Cat Urbigkit & Rod Miller: The Lookout At The Halfway Mark Of The Legislative Session

Columnists Cat Urbigkit and Rod Miller discuss the Wyoming budget session as they see it shortly after the halfway mark. Both agree there are too many non-budget bills introduced and too many peacocking gubernatorial hopefuls.

Cat Urbigkit & Rod Miller

February 28, 20245 min read

Mix Collage 28 Feb 2024 03 08 PM 2430
(Cowboy State Daily Staff)

Cat Urbigkit: Hey Rod, now that the Wyoming Legislature is about at the halfway point in the calendar, it’s time to have a chat about this budget session.

Rod Miller: Howdy, Cat.  First out of the barn, I think there are too damn many non-budget bills that try to worm their way into a budget session. I can remember when there'd be just a couple dozen or so.  Now there are hundreds!!

I understand the idea behind "trial balloons," but enough's enough. Dealing with culture war bills that have nothing to do with the fiscal business of the state only serves to distract legislators from doing the thing that only they can do ... deal with Wyoming's money issues.

Cat Urbigkit: Agreed. The culture wars are taking up waay too much time when they’ve got to get property taxes fixed and set the budget. To top it off, when some of the stand-alone bills have fallen by the wayside, I see new amendments added to the budget to accomplish the same things that were killed in those bills. No wonder it’s taking so long to agree to the budget.

And this budget includes all kinds of weird stuff. This is one you’ll enjoy: A few legislators put forth a proposal to have the state spend $75,000 to acquire mammoth jack donkeys to place on state lands “to effectuate biological control of federal feral wild horses.”  

Rod Miller: You can't make this stuff up!  I wouldn't be surprised to see that legislation melded with legislative zeal to send money to Texas to protect the border and give money to religious schools.

I can foresee some sort of compromise omnibus bill whereby we end up importing Pentecostal donkeys from South Texas to turn out on Curt Gowdy State Park. I bet the Wyoming Freedom Caucus would gobble that one up like bbq.

Speaking of the Freedom Caucus, a few of their hardcore whip-hands are using the budget session to send up trial balloons about their own gubernatorial ambitions.  While that always makes for good political soap opera, that nonsense is also a waste of legislative time and energy when the state's budget is on the table.

Cat Urbigkit: Feral mammoth jacks would make for a great horror movie, but I generally try to avoid horror. Speaking of entertainment, I don’t watch reality shows, but who needs those shows while the legislature is in session? For my political party that touts limited government, they sure seem to forget the “limited” part when it comes to filing bills.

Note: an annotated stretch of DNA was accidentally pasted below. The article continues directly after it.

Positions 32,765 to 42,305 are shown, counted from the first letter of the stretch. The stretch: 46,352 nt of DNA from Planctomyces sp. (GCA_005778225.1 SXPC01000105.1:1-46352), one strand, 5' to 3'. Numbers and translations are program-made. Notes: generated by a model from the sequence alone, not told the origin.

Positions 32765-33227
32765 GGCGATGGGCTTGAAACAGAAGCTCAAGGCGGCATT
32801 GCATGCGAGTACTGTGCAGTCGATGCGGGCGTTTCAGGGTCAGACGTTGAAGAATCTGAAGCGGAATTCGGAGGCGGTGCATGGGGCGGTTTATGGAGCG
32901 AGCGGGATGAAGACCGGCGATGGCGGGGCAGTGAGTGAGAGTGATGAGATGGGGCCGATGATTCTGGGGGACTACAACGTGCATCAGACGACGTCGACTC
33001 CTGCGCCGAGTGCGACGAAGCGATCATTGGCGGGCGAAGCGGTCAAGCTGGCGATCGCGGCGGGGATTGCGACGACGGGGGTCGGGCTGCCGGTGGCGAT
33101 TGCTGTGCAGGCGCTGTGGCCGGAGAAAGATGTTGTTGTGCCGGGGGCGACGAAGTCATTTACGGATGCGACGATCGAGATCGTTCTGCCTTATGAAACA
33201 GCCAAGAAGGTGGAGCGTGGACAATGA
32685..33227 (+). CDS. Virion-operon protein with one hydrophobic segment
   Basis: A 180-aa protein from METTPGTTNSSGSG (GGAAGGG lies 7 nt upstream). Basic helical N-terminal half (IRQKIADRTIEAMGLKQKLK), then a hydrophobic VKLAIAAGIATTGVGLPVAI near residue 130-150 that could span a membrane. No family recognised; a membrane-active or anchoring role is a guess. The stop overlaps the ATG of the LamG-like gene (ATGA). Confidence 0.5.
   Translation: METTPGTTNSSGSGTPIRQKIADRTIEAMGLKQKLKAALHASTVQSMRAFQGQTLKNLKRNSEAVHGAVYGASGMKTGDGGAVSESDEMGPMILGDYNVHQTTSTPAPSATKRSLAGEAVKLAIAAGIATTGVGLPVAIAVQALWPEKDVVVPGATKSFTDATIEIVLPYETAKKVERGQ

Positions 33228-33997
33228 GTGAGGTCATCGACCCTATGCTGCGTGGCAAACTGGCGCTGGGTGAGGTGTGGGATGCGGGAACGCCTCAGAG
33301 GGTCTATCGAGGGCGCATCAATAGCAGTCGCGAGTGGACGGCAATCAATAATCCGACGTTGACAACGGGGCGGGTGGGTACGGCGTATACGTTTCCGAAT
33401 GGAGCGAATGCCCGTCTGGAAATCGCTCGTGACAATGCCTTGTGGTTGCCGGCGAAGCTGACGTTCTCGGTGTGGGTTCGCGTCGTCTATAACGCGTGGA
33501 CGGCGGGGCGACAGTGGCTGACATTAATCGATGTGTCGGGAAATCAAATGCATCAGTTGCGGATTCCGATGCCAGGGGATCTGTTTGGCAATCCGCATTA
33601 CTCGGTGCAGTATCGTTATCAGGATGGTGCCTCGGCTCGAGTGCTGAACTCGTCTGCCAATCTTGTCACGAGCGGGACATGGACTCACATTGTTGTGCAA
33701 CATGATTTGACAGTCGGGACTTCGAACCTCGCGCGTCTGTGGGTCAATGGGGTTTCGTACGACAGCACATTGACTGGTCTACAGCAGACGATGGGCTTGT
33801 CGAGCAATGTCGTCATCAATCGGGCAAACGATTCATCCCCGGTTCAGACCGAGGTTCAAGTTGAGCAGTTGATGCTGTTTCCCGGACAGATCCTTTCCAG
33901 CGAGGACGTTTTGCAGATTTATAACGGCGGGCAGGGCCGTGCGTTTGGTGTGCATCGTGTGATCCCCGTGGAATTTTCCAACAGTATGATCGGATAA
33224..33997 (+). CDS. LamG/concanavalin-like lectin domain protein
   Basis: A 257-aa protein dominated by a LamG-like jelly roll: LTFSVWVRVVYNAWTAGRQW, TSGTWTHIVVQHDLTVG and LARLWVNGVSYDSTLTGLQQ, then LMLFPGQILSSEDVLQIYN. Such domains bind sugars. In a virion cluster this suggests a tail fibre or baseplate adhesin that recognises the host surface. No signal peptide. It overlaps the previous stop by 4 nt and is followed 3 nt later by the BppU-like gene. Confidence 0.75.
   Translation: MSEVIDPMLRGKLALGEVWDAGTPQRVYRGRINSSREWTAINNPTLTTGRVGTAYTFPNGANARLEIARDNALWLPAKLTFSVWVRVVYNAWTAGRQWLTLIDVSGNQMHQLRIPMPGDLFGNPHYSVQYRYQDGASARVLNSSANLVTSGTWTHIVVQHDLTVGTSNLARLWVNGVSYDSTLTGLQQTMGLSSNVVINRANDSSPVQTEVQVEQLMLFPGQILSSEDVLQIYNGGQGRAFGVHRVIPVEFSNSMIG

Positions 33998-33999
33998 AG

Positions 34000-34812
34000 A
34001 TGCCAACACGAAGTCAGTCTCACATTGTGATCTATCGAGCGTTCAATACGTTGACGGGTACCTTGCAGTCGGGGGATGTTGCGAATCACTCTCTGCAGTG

Still, I picked up a few little gems on the Senate side in the last week. I never could have predicted Senator Dave Kinskey would be quoting Henry David Thoreau on simplicity on the Senate floor. That was pretty great. More of that, please.

And Senator Tara Nethercott dispensed some words of wisdom she’d received from other legislators in the past: “If you don’t understand it, vote no.” Seems like a good plan.

At this point it looks like we could have a full remuda stampeding for the governor’s office. (Now where’s those mammoth jacks when we need them?)

This campaign season is bound to be brutal and crazy. We’re already hearing the daily bellyaching about the uniparty and RINOs when members of opposing parties happen to agree on anything.

The folks slapping on those labels just can’t comprehend that sometimes they bring forth terrible bills that deserve to hit the round file, while other bills are supported because they address a need or a problem in the least intrusive way.

Anything else you want to chat about before we call this a column?

Rod Miller: No, Ma'am...I think we've covered it for now. I always enjoy these chin-wags, Cat. Now....where did I put that whiskey bottle?

You can tell that Senator Chris Rothfuss is tired of the culture war debates. He put forth a principled opposition to a bill banning transgender treatment for minors, speaking of his opposition to the government inserting itself between parents and health care providers in deciding on treatments for children.

He noted that the mantra of most legislators is usually to support parental rights and proclamations that parents should decide what is best for their children, “except this time, the legislature knows best,” he said, before voting against the bill.

Kudos to him for pointing out the hypocrisy that we’re witnessing by those who proclaim themselves to be the true conservatives.

Rod Miller: It may be wishful thinking on my part, but it looks like to me that this session was the high water mark of the Freedom Caucus. Their brittle, antagonistic, bombastic form of populism appears to be wearing thin with folks. It certainly hasn't borne much legislative fruit. And the infighting has begun within their ranks. Their behavior contrasts starkly with that of Driskill and Sommers, and they don't come out well in the comparison.

But there's always next year. And there's already scuttlebutt about an interim study to come up with a bill to wrest federal lands from the federal government. Talk about dead horses, sheeesh!

I'm reaching for the whiskey now. These are always fun, Cat. Thanks!

Cat Urbigkit: Easy there, pardner. They’ve still got at least another day for shenanigans, so hold onto your hat – it ain’t over yet!

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Cat Urbigkit

Public Lands and Wildlife Columnist


Rod Miller

Political Columnist